I remember when she was born it was my prayer to live long enough to at least see her graduate high school. Then my prayer was to live long enough to see her graduate college. So far, so good.
Even though selfish, it would be nice to live a few years longer to see where her road leads her.
Every parent worth their weight in salt wants to see their children do better than they did. We want them to have more, love more, laugh more and succeed beyond anything we ever accomplished.
Pooh Bear is one of the lucky ones. She should be able to do all of the above. Her daddy didn’t exactly set the bar too high.
She has no memory of the days without cellphones. When I was growing up we had a rotary dial phone with a cord. We were on a party line with several other families. That meant that if you picked up the receiver and someone else was talking, you just had to hang up and try again later. People did hang up and wait their turn. People had respect for their neighbors.
Pooh Bear has no memory of the days before computers. Her generation grew up on them. That’s one reason the young generation excels in the workplace. They know more about technology than we do.
When growing up in rural Cherokee County, we managed just fine without computers. There was very little in the house for entertainment with the exception of the television that would get three channels on a good day.
Therefore, we looked outside for our entertainment. We caught lightning bugs. We would go to the creek and catch spring lizards. Of course, we didn’t know what to do with them when we caught them. So even with spring lizards we practiced the catch and release philosophy.
We rode bicycles without a helmet. We played ball. We invented games. And we stayed outside until we were made to come in.
Even though I am glad Lindsey grew up in a time with modern technology, there is an ounce of sadness that she will never know the world her daddy grew up in. It wasn’t necessarily a better world. It was different.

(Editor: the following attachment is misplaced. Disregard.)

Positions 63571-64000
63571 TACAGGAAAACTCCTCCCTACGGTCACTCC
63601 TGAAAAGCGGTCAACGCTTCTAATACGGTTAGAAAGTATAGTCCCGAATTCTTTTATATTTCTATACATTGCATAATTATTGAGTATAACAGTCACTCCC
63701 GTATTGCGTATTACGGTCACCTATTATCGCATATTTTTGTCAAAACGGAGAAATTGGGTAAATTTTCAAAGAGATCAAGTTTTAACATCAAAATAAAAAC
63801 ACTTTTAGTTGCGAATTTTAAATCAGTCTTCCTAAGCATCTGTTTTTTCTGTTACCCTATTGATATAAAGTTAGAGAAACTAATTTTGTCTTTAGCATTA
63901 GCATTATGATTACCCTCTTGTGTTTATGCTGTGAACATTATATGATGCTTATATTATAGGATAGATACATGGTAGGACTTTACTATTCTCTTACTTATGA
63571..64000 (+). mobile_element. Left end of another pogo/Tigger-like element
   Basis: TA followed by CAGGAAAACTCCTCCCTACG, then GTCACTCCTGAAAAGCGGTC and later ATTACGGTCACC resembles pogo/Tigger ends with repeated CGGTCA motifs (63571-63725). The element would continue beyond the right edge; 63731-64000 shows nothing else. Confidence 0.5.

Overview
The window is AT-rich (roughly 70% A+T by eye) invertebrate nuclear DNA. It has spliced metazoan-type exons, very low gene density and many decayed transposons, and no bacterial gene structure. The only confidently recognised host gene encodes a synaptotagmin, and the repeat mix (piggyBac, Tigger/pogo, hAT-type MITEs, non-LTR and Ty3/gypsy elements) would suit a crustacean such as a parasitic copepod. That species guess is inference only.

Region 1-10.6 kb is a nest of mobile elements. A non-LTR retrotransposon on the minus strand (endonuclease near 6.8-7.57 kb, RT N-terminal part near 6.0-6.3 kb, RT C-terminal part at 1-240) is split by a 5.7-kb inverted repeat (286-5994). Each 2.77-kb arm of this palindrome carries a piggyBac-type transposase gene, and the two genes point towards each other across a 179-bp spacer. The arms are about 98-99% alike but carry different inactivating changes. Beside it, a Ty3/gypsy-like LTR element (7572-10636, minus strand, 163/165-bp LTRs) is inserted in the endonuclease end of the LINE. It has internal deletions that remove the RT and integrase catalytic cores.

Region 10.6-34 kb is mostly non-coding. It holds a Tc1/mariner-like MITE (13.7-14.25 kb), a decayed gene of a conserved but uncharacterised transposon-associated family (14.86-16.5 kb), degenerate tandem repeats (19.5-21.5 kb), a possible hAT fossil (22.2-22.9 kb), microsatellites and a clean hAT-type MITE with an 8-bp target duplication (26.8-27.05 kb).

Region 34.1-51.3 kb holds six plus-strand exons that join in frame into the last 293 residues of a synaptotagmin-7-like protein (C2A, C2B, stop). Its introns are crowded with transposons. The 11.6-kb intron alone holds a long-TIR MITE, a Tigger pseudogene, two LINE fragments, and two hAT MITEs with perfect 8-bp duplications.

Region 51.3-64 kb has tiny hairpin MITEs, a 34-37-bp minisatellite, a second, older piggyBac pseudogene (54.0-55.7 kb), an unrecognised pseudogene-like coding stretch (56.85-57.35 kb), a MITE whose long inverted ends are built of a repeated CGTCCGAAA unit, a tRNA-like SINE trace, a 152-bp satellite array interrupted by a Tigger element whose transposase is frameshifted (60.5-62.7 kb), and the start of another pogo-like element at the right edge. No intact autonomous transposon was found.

The technology generation has had the world at their fingertips through the Internet since they could walk. My generation had encyclopedias.
My generation communicated through conversations. The technology generation communicates through email and text messages. Say what you will, many times messages get crossed up when sent in writing.
If my daddy had something to say to a man, he looked him in the eye and said it. So as much good as technology has brought to our lives, it has also brought some bad through abuse.
It has made it easy for cowardly people to seem brave because they are able to speak their mind without looking in to the eyes of the receiver. It has encouraged name calling and bullying because of being able to do so within the confines of one’s home.
Daddy wasn’t always right. But he wasn’t always wrong either. He taught me to stand up for myself in the face of whatever I might be facing. And if he thought for a minute that I confronted someone through technology as opposed to face to face, he would have been disappointed.
I am proud of my child’s generation because I believe there are many fine people in that age group. But I can’t help but also feel sorry for them that they never knew a simpler time.
I have taught her about all I know. Of course that was accomplished a while back. But working for a man such as Bryan Reynolds, I know she is learning things from him that her daddy could never teach her.
People ask me all the time how and why I write these columns. I may have nothing in the world to leave Pooh Bear when I go, but she will have my columns.
Most importantly, she and I share one thing that has never changed throughout all of the changes in our world.
We share our belief in God. He has never changed. And He never will.
Chris Collett is a lifelong resident of Cherokee County.